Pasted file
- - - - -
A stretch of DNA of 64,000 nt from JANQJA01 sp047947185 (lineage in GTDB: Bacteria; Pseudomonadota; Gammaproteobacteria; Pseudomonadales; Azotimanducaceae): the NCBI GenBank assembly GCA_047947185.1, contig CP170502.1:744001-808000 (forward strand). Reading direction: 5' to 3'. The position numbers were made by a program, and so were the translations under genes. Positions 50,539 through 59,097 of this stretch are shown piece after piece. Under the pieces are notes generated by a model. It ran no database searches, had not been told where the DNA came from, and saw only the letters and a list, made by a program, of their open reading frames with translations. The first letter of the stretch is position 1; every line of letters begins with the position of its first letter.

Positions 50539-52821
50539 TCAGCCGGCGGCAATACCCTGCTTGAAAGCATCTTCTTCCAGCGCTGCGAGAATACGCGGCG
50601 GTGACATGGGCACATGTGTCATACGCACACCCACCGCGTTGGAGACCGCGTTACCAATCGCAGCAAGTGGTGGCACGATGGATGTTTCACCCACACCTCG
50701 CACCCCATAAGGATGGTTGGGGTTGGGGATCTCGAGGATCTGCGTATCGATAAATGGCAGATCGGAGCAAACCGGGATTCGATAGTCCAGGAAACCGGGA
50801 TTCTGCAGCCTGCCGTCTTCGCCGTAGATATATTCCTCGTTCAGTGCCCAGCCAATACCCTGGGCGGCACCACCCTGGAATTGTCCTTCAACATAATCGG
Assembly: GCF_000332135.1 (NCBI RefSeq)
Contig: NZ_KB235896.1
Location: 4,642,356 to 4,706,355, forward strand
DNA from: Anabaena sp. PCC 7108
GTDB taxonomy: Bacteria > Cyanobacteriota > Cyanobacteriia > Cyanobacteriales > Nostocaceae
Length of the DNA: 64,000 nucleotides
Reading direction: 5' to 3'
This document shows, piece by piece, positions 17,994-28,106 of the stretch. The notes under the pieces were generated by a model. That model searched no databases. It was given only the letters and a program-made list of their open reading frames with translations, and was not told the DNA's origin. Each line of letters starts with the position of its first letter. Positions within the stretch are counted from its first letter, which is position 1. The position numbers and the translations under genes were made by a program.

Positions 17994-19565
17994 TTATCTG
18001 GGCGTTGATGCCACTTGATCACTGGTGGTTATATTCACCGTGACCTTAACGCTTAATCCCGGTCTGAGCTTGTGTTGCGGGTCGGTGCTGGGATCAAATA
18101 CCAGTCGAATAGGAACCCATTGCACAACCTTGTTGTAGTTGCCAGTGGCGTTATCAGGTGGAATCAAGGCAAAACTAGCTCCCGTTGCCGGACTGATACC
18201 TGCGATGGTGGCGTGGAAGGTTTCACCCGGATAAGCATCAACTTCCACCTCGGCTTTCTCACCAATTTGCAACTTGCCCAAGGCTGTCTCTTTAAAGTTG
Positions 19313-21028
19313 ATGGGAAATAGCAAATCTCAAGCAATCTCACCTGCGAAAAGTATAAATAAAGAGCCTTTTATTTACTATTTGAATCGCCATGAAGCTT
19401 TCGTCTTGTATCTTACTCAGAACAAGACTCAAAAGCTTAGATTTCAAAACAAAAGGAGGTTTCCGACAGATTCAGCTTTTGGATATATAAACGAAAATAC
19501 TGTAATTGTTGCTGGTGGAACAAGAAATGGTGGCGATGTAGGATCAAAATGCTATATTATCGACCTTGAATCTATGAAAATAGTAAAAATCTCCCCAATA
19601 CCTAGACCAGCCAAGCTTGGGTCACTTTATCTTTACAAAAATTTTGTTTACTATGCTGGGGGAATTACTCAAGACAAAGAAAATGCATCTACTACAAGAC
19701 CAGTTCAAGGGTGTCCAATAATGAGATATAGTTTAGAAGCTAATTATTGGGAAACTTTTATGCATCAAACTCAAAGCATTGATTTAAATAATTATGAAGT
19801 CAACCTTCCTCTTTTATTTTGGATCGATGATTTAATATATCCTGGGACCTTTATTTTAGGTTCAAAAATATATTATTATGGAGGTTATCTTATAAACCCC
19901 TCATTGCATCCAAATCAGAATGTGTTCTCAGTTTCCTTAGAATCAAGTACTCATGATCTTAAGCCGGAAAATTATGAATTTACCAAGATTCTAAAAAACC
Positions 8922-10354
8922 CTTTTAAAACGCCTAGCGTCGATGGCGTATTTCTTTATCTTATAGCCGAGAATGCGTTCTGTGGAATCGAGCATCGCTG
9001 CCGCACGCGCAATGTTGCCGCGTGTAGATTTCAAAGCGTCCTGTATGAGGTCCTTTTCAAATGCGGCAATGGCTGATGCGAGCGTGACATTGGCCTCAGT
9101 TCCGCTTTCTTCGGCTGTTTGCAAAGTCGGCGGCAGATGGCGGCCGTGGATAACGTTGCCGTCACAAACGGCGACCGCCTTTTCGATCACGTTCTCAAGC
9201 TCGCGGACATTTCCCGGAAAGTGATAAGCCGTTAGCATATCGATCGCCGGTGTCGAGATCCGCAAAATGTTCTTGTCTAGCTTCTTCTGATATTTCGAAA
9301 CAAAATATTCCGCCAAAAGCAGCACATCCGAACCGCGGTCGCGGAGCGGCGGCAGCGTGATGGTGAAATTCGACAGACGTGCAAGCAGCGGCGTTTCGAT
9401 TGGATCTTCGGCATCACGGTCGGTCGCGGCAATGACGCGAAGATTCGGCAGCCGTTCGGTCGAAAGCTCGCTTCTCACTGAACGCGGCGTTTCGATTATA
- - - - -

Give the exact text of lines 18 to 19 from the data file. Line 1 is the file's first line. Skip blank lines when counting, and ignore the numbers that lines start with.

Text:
18101 CCAGTCGAATAGGAACCCATTGCACAACCTTGTTGTAGTTGCCAGTGGCGTTATCAGGTGGAATCAAGGCAAAACTAGCTCCCGTTGCCGGACTGATACC
18201 TGCGATGGTGGCGTGGAAGGTTTCACCCGGATAAGCATCAACTTCCACCTCGGCTTTCTCACCAATTTGCAACTTGCCCAAGGCTGTCTCTTTAAAGTTG